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I Don’t Have The Answers

Every day, I wake up, head to the computer, and write about my life as the father of an amazing child who has epilepsy. I’ve been doing it for more than three years. But I don’t feel like I have any more answers now than I did when I started.

When I write, it’s from the perspective of a father trying to work out his thoughts and emotions on the page. I am not an expert. Wisdom comes from hindsight but we’re still in the thick of it. And every day I realize more and more of how much I don’t know.

I don’t know how to minimize his pharmaceutical side effects. I don’t know how long he’ll be on the ketogenic diet. I don’t know whether there is something out there we haven’t tried. I don’t know what new medicine or technology is on the horizon that will help. I don’t know how to prepare him for the world with epilepsy. I don’t know what to do to get my son to stop seizing. I don’t know if he ever will.

An expert would have answers. An expert would know what to do. An expert would speak from the perspective of someone who has been through it. They know how the story ends or how the tension resolves. I don’t have any of those things.

But here is what I do know. I know that I love my son more than anything. I know my wife and I are doing everything we can to keep him whole and to give him the best life that we can. I know that I need to be the best man and father for him. I know we need to take each moment as it comes and make the best choice we can with the information that we have. I know we have this moment right now, and I know that nothing else is guaranteed.


Also published on Medium.

6 thoughts on “I Don’t Have The Answers”

  1. It sounds like you know a lot, Dave! At least the most important stuff.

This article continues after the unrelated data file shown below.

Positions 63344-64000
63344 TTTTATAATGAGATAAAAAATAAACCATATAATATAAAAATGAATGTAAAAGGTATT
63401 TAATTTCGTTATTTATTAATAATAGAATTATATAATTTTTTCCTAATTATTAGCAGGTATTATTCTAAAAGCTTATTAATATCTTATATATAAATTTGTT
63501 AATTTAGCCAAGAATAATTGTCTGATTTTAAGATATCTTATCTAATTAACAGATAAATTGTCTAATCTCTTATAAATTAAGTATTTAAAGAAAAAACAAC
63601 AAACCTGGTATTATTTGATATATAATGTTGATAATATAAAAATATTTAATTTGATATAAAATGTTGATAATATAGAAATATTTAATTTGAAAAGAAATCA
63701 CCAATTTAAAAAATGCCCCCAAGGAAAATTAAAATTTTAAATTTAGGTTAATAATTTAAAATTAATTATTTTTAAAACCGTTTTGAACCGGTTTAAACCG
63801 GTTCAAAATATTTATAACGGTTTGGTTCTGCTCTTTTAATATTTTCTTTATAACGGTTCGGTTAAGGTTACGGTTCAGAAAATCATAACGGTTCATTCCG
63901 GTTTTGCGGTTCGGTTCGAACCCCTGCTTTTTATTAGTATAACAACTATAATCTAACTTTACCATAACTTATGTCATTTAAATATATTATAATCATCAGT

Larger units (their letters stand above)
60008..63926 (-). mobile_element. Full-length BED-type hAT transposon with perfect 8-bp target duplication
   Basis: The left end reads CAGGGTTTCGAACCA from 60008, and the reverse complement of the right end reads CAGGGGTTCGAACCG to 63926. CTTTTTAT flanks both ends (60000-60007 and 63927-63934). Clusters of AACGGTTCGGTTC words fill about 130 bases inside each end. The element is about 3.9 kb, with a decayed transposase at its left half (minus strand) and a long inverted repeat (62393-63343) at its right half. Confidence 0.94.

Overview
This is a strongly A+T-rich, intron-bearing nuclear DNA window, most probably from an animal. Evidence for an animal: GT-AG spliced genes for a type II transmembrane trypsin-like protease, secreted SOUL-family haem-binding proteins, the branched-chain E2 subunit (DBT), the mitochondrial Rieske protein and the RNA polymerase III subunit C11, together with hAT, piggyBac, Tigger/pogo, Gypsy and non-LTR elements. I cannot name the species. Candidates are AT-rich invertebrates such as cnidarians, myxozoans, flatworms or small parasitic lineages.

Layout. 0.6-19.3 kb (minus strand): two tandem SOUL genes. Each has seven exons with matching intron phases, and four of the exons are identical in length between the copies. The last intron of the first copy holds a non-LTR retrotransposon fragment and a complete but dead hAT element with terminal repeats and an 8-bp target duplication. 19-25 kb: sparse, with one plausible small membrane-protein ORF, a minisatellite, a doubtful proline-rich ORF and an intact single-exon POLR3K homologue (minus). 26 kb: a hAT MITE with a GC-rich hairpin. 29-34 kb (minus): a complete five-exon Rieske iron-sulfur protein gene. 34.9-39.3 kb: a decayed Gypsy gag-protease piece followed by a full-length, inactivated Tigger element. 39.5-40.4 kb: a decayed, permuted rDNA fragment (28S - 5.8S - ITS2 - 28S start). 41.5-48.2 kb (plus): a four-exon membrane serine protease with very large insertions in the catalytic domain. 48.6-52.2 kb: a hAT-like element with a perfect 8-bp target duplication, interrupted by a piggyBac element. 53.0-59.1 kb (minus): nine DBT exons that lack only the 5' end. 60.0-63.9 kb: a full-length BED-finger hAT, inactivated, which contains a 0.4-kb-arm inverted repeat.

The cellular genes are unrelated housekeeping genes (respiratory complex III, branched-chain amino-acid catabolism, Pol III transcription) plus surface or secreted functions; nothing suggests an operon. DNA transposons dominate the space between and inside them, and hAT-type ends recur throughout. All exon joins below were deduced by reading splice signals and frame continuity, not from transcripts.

Thank you for writing this blog. I look forward to getting your posts.

  2. My son is 15. It’s been 11 years since diagnosis . I have no answers either and because epilepsy is so different on every person, no way to even speculate where things will go . I do know though, you as his father know how to love and support your son and others in our epilepsy community by talking about things and your voice , is brave and honest . Thank you

  3. “An expert would have answers. An expert would know what to do. An expert would speak from the perspective of someone who has been through it. They know how the story ends or how the tension resolves. I don’t have any of those things.”

    We’ve spent 10 years fighting this battle. Our daughter has baffled more than a half dozen neurologists, epileptolgists, and dietitians. I’m convinced that there are no experts other than the parents. We know what doesn’t work, we know how to advocate for our children, we learn to not accept no, we know how to fight the health insurance nightmare, we know what questions to ask the pharmacists, we know when things aren’t working, we know all about IDEA and FAPE so that our children get the educational resources they are legally entitled to. Most of all, we know how get to the next day and fight again for our kids healthcare.

    1. Thank you so much for the insight, Ian. We’re just starting to hit the FAPE wall and are grateful to have a legal resource to help us. But as grateful as I am, I’m also saddened because so many families aren’t as fortunate as we are. But I think that’s part of why we are here and why we share and advocate for our kids and kids like them. ~Dave

  4. Much to do with epilepsy and the brain is still unknown. The further into this epilepsy journey, the more the experts readily admit that they do not have answers for us. We’ve been told that we simply have to bide our time and wait for medical science to advance. Living with epilepsy is often all about living without answers.

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